Social software has been making its way into the enterprise for a while, but usually from vendors that are experts at enterprise needs. Now it appears that professional social networks on the Internet will make an attempt at the space. What will this mean given that they already have a large percentage of your workers using their services externally today, yet little practical enterprise experience?
Enterprise Web 2.0
Dion Hinchcliffe on leveraging the convergence of IT and the next generation of the Web.
Dion Hinchcliffe is an expert in information technology, business strategy, and next-generation enterprises.
While app stores have become enormously popular with users, particularly on mobile devices, they are now moving to the enterprise. The new Jive Apps Market provides an interesting approach that combines apps with direct integration into the flow of a worker's primary social experience. Not to be outdone, Apps Market is also designed to appeal to IT as well. It will be one of the enterprise app stores to watch closely.
The means to connect social networks and software applications together have existed for years but haven't been very open or useful enough to reach critical mass. That's been changing as OpenSocial has continued to doggedly improve and mature. The latest version has a chance to go mainstream, the question is if users will find the features compelling enough to use.
It's long been easy to connect applications together on the Web, particularly in social media. But we're only now finally starting to see real progress on moving these lessons into the enterprise. With the advent of a new customer service API that uses the lessons from the open API world, this may at long last happen, to the real benefit of end users and customers.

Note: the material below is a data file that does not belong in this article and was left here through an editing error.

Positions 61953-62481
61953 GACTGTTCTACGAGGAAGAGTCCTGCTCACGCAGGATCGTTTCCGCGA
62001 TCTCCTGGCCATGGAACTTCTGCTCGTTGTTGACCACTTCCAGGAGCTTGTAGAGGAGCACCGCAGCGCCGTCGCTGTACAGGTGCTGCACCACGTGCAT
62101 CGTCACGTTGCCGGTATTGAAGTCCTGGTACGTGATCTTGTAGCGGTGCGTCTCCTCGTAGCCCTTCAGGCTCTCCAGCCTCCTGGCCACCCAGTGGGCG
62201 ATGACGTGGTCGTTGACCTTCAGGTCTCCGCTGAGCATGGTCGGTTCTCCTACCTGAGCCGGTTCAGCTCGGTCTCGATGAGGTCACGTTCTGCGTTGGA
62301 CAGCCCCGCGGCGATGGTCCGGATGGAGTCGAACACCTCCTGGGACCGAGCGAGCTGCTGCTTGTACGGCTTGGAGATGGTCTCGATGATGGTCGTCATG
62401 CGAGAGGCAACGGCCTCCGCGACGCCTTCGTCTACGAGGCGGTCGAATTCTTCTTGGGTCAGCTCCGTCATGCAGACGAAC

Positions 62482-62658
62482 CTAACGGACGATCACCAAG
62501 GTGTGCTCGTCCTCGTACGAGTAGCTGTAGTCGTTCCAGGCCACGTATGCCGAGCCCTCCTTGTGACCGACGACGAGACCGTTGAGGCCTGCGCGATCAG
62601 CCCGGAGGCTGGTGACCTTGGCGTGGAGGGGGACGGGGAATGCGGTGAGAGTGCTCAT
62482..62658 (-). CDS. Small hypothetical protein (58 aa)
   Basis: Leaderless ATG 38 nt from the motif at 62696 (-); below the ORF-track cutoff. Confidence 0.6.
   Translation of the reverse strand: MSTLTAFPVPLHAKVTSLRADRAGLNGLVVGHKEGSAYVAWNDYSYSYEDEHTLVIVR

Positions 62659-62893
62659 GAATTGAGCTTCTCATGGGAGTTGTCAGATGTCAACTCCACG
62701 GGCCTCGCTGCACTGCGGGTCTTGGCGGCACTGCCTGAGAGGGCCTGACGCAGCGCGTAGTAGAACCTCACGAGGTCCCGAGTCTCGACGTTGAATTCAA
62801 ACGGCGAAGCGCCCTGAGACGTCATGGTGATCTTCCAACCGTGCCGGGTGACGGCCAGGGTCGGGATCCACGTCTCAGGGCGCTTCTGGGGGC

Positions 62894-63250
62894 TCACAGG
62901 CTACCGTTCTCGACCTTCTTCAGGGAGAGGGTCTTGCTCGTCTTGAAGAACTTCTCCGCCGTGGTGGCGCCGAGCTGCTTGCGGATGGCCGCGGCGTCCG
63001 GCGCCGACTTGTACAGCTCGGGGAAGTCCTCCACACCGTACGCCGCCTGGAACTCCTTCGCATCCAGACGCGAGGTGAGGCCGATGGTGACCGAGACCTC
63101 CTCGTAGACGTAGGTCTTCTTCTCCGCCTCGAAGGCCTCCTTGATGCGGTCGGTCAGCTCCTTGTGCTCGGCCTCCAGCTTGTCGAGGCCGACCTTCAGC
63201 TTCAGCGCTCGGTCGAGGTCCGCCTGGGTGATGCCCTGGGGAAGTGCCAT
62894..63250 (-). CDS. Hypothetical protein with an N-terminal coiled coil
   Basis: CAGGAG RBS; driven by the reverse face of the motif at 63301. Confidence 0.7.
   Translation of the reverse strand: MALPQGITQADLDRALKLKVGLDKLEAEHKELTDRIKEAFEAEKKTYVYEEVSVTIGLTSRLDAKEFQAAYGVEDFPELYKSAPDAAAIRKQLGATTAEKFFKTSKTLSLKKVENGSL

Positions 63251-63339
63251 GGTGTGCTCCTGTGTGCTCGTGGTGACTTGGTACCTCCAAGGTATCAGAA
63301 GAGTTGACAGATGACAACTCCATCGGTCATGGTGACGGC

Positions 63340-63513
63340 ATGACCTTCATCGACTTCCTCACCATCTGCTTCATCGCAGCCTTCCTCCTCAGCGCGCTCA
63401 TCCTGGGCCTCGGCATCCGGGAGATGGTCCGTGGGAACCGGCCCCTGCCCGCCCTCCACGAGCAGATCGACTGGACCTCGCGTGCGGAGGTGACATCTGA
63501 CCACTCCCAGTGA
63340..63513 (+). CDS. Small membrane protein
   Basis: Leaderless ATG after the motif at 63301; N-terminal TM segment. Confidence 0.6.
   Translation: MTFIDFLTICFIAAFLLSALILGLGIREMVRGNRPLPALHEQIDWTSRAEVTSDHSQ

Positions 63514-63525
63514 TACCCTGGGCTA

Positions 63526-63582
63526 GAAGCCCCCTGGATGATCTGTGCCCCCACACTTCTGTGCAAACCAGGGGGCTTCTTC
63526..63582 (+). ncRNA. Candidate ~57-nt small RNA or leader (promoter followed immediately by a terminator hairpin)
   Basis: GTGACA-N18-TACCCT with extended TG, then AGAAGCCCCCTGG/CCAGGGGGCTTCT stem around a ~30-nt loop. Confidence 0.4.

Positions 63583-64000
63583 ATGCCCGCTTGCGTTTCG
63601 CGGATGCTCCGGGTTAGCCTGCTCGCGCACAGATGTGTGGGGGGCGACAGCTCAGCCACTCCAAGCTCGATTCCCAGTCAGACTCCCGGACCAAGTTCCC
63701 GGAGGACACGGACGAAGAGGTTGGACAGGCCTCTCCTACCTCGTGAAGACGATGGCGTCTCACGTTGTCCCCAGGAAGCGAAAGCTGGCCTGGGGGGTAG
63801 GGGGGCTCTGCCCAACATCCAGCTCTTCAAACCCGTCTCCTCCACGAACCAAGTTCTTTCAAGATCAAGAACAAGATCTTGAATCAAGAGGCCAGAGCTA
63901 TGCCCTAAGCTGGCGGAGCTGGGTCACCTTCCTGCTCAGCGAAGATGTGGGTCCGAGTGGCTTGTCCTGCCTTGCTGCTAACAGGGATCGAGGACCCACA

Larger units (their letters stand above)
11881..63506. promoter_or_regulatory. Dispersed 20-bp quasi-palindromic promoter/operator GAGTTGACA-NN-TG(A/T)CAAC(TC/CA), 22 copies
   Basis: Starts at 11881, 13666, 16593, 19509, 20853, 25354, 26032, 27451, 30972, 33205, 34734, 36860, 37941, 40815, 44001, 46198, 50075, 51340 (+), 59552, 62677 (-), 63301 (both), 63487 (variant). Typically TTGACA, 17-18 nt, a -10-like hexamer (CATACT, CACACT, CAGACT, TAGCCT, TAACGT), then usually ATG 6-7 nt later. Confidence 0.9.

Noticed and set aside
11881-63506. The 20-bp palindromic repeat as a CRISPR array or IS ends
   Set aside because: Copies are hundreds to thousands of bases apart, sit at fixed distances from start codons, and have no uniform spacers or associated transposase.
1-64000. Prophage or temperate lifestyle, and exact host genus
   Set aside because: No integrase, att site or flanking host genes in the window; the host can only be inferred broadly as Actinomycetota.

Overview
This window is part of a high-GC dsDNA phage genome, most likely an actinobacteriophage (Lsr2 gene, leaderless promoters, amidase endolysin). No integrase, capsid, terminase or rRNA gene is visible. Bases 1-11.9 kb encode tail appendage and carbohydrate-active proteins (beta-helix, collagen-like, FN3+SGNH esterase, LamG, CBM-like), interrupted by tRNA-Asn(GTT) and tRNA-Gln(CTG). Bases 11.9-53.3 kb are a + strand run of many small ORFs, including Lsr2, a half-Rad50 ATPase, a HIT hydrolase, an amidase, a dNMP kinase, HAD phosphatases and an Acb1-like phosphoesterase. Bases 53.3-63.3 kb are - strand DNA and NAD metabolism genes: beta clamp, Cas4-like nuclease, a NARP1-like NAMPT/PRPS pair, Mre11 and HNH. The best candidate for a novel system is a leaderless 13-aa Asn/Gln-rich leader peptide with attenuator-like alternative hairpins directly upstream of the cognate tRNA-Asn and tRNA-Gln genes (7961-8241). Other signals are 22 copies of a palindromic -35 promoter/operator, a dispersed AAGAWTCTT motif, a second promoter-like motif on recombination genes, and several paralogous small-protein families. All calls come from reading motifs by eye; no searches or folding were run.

With social media features popping up inside existing enterprise applications combined with the crush of enterprise-ready social business platforms, figuring out how to situate social media on an intranet, in content/document management, and within functional verticals inside the has become a significant challenge. Here are some of the key issues for sorting out social media and IT strategy in today's fast moving marketplace.
While app stores have become very popular in the consumer world -- especially on mobile devices -- they haven't been as popular in the enterprise. However, newer offerings and a growing expectation by workers that app stores offer selection, convenience, and better prices is changing the landscape. IT departments now have their work cut out for them to ensure their own needs are met.
Today social media generates more information in a short period of time than was previously available in the entire world a few generations ago. Making sense of it and understanding what it means for your business will require all new technologies and techniques, including the emerging field of big data.
Enterprise social media is often touted as a more modern and capable way of communicating that is inherently more open and transparent. Yet it's the ability of these tools to keep collaborative alive and thriving over time that provides much of the value to businesses looking to retain worker knowledge, train up new hires, and get the level of reuse that they ought to from their hard-won organizational experience.
Social business is starting to get serious attention as an industry, like social media recently has in the investment community. I take a close look at where the action has been when it comes to the places Enterprise 2.0 is most likely to thrive.
The latest surveys continue to show the social computing provides real business benefits, but is it really as rosy as all that? I take a closer look at what benefits are consistently reported with Enterprise 2.0 and Social Business while looking at where the actual value lies.